“There’s this notion that higher turnout favors Democrats and lower turnout favors Republicans,” Grimmer told me. “I think that notion is outdated. If you look at down-ballot races from 2020, a high-turnout election, Republicans did exceedingly well.”

Griswold also argues that having a clean, updated voting roll is actually a positive for election security. The political parties in Colorado have sometimes grumbled about AVR, because it does not automatically affiliate a voter with any party, but she shrugs that off as their problem. “As an elections official, my job is to get people registered, regardless of party,” she said.

That’s a long way from the view some of her counterparts are taking. “We see so many states trying to suppress the vote of low-income people, of people of color,” Griswold said. “I think that’s un-American; I think it’s undemocratic.” Unfortunately, trying to limit who can vote is squarely in line with much of American history, but it is certainly undemocratic. State officials and voters who want to guarantee a more democratic approach would be wise to emulate Colorado’s shift to opt-out automatic registration.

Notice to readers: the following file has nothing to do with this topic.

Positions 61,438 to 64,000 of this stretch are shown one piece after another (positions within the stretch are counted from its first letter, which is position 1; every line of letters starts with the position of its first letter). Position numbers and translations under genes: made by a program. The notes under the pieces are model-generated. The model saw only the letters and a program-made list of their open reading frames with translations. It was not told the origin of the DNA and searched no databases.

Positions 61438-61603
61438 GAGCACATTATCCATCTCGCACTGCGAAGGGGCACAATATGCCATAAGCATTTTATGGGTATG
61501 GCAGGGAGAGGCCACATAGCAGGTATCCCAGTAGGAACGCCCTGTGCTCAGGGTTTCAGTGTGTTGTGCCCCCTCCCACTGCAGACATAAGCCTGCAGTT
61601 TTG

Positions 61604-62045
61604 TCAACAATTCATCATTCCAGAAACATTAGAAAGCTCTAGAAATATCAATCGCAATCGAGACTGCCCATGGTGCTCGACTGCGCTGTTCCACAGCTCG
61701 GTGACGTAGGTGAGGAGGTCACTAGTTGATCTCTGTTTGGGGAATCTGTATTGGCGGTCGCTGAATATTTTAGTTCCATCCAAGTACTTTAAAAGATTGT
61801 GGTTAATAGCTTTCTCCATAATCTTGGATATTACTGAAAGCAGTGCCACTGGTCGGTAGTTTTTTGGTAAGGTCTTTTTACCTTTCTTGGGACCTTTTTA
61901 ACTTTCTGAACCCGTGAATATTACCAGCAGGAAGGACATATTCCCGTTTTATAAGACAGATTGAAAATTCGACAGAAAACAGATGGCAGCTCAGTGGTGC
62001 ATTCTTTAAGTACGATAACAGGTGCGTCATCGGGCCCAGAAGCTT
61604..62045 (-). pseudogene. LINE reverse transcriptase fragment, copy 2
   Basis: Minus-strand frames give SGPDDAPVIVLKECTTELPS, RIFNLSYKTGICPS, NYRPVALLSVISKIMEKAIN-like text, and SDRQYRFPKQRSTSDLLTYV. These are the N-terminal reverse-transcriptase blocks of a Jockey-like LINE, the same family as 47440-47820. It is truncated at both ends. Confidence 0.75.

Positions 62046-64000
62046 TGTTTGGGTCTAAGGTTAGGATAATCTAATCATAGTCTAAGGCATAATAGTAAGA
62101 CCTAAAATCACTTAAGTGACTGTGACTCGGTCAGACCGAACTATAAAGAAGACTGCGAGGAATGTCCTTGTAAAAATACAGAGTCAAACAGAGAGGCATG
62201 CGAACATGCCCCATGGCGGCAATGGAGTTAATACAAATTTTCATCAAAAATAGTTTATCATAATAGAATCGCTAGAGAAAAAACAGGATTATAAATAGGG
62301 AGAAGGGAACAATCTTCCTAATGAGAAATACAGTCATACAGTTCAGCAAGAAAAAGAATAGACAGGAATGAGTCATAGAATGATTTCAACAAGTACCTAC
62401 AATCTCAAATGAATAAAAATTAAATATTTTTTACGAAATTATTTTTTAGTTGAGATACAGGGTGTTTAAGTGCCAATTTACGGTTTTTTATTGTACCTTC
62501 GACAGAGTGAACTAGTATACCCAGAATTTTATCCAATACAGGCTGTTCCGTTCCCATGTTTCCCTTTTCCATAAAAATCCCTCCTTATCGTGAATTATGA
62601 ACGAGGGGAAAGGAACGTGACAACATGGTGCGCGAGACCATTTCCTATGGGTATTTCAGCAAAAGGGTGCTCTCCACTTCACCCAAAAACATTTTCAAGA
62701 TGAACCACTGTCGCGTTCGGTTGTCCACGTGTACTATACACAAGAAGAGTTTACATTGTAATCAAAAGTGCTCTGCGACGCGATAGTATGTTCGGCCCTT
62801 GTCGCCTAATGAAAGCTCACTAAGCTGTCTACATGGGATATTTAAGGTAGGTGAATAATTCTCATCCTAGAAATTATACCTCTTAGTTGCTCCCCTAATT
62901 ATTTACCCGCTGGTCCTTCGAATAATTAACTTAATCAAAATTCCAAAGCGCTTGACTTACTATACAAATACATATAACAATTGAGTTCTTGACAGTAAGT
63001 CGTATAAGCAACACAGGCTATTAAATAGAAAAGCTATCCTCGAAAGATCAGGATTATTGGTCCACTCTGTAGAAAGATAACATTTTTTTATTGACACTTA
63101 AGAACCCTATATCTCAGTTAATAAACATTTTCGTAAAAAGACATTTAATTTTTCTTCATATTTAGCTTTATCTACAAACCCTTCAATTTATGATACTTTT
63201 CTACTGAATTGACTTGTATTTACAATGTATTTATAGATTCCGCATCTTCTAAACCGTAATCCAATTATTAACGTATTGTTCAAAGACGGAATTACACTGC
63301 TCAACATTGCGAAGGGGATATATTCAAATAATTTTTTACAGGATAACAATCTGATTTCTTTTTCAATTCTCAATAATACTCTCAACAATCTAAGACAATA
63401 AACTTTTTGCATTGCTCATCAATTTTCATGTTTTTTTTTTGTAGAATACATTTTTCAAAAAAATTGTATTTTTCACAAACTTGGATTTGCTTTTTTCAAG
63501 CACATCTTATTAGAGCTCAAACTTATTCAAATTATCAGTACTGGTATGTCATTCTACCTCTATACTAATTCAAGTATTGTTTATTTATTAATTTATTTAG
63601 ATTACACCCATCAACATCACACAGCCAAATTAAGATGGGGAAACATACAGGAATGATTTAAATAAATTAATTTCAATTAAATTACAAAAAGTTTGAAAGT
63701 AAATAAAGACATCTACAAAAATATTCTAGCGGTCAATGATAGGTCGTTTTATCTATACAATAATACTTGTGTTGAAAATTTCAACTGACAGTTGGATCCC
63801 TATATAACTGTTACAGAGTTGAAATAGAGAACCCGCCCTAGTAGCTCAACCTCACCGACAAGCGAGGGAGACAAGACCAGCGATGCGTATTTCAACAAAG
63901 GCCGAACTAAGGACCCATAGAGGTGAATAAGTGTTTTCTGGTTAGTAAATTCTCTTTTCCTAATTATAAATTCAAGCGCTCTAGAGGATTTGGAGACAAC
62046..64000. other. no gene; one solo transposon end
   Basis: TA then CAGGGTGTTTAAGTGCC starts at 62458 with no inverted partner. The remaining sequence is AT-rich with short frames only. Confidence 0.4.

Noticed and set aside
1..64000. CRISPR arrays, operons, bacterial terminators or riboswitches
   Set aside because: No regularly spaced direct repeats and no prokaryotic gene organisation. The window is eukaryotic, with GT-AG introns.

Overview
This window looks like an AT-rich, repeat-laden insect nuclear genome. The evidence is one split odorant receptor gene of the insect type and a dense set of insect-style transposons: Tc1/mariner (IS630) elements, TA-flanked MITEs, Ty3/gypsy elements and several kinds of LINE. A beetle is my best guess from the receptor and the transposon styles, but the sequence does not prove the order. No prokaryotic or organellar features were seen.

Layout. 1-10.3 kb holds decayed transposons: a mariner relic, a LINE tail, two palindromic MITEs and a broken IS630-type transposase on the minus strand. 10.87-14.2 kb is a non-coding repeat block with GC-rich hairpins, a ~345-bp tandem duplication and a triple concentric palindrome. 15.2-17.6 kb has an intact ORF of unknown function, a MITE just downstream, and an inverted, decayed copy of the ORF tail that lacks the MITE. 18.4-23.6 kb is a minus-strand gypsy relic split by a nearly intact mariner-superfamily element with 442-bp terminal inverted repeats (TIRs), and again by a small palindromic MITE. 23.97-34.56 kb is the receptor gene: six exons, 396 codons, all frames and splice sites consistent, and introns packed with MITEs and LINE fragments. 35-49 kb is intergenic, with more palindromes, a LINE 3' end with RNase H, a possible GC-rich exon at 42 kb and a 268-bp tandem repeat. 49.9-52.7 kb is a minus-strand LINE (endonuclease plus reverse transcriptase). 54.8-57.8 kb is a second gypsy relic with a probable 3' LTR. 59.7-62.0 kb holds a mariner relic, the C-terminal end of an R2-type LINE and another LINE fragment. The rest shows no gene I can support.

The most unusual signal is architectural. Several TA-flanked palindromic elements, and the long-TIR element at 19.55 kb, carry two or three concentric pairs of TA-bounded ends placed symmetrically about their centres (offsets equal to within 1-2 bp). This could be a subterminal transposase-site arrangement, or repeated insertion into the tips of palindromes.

This piece originally mischaracterized front-end automatic-voter-registration systems like the approach recommended by the Brennan Center as opt-in rather than opt-out.